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Field Notes + In the Studio

A collection research notes from the development of The American Imagination and a behind the scenes look at the creation of the mixed media pieces depicting myths and tall tales.

 Inspiration board and paintbrushes.

Inspiration board and paintbrushes.

 In 2017 the Trump administration released 2,800 previously classified documents related to the assassination of President John F. Kennedy. Among these documents is a letter from an FBI informant claiming that the slain Dallas police officer J.D. Tippit (who was was killed about 45 minutes after JFK) was the real gunman responsible for Kennedy's assassination. While many theories abound as to who killed JFK, the recreated mystery man in this chapter of The American Imagination is modeled after J.D. Tippit. Pictured here: to the left, a test print in the studio and two the right, portraits of J.D. Tippit.

In 2017 the Trump administration released 2,800 previously classified documents related to the assassination of President John F. Kennedy. Among these documents is a letter from an FBI informant claiming that the slain Dallas police officer J.D. Tippit (who was was killed about 45 minutes after JFK) was the real gunman responsible for Kennedy's assassination. While many theories abound as to who killed JFK, the recreated mystery man in this chapter of The American Imagination is modeled after J.D. Tippit. Pictured here: to the left, a test print in the studio and two the right, portraits of J.D. Tippit.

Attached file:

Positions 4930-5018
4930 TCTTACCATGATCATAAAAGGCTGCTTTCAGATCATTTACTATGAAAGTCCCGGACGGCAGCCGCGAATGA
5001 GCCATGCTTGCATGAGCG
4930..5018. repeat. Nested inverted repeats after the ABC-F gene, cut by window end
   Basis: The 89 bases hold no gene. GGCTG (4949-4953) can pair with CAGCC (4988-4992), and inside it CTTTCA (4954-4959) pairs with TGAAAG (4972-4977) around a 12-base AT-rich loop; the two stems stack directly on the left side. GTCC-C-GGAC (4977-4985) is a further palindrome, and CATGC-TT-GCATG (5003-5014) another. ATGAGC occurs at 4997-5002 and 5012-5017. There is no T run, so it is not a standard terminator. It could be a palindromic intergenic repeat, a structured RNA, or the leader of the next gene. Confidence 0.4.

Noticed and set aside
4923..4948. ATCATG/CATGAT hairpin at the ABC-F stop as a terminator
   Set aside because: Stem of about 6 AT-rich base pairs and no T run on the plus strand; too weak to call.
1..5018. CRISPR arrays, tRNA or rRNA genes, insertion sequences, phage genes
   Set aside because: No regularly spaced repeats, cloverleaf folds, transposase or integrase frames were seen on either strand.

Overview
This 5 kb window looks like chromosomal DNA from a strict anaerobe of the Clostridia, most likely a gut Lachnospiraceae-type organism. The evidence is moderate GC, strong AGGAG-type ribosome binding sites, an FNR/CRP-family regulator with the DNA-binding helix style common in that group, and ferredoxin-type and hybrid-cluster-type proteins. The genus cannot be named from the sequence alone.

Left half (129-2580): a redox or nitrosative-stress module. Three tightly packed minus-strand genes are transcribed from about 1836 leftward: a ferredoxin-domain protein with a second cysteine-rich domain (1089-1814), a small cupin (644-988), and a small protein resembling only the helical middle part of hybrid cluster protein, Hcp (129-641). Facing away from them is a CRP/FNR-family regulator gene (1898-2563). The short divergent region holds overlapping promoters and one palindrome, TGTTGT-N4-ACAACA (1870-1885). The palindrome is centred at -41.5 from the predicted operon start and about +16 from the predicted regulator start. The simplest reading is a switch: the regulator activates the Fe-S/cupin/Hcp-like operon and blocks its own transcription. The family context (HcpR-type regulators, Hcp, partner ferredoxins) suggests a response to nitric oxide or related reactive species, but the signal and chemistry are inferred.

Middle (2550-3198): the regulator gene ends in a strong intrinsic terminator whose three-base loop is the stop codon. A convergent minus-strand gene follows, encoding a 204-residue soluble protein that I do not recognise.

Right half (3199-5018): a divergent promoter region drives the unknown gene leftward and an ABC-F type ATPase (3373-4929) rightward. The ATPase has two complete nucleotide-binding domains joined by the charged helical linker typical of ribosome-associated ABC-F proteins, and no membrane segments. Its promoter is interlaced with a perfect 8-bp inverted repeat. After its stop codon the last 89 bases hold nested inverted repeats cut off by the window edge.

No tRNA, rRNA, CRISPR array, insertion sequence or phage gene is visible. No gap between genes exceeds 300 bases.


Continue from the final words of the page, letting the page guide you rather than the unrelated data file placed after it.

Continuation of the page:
FBI informant memo, naming JD Tippit as JFK’s assassin.

FBI informant memo, naming JD Tippit as JFK’s assassin.

 Mixed media print in progress at the studio. Pictured here: The recreated depiction of the first nuclear bomb ever detonated, created from a photograph of a family at White Sands National Monument in New Mexico. The bomb was created with gouache and pastels directly on the archival inkjet print.

Mixed media print in progress at the studio. Pictured here: The recreated depiction of the first nuclear bomb ever detonated, created from a photograph of a family at White Sands National Monument in New Mexico. The bomb was created with gouache and pastels directly on the archival inkjet print.

 Kris Davidson in the studio.

Kris Davidson in the studio.